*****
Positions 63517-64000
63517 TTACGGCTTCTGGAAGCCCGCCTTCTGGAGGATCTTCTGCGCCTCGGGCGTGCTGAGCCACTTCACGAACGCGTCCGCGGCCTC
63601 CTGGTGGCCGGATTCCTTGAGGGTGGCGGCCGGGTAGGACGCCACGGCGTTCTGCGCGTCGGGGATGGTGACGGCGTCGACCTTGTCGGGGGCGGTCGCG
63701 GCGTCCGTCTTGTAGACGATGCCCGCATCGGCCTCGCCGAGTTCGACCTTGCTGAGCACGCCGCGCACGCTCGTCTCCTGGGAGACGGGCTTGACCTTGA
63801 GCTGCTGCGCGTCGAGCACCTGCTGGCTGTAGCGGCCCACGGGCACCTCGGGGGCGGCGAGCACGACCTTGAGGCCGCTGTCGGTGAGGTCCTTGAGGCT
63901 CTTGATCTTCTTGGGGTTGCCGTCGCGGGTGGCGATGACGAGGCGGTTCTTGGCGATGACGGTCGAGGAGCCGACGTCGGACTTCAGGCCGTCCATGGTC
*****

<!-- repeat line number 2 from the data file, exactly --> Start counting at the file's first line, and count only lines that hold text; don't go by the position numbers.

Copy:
63517 TTACGGCTTCTGGAAGCCCGCCTTCTGGAGGATCTTCTGCGCCTCGGGCGTGCTGAGCCACTTCACGAACGCGTCCGCGGCCTC